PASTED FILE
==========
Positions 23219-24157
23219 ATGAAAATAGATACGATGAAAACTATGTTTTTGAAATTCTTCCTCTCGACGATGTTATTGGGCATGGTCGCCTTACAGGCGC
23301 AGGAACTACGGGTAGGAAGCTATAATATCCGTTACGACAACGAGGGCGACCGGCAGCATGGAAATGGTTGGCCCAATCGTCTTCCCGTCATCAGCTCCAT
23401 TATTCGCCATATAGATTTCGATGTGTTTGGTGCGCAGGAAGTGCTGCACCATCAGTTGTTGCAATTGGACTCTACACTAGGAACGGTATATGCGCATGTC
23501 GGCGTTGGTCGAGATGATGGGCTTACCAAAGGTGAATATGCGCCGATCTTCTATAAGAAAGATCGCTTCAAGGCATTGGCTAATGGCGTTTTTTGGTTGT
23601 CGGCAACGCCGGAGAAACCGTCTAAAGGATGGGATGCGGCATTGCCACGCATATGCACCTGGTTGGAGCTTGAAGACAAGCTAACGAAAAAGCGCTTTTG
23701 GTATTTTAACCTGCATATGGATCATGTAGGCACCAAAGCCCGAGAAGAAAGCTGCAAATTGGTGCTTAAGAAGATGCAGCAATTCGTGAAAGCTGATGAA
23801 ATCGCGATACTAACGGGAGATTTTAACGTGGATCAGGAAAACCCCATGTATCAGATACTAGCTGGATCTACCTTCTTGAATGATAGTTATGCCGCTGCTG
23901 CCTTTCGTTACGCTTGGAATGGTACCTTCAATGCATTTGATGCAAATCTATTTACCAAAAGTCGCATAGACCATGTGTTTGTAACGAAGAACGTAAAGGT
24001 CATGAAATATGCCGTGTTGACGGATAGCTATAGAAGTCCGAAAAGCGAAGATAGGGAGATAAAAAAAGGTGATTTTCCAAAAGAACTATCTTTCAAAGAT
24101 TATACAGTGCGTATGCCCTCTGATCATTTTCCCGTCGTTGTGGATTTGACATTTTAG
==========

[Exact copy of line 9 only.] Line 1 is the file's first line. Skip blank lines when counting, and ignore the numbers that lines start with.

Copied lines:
23901 CCTTTCGTTACGCTTGGAATGGTACCTTCAATGCATTTGATGCAAATCTATTTACCAAAAGTCGCATAGACCATGTGTTTGTAACGAAGAACGTAAAGGT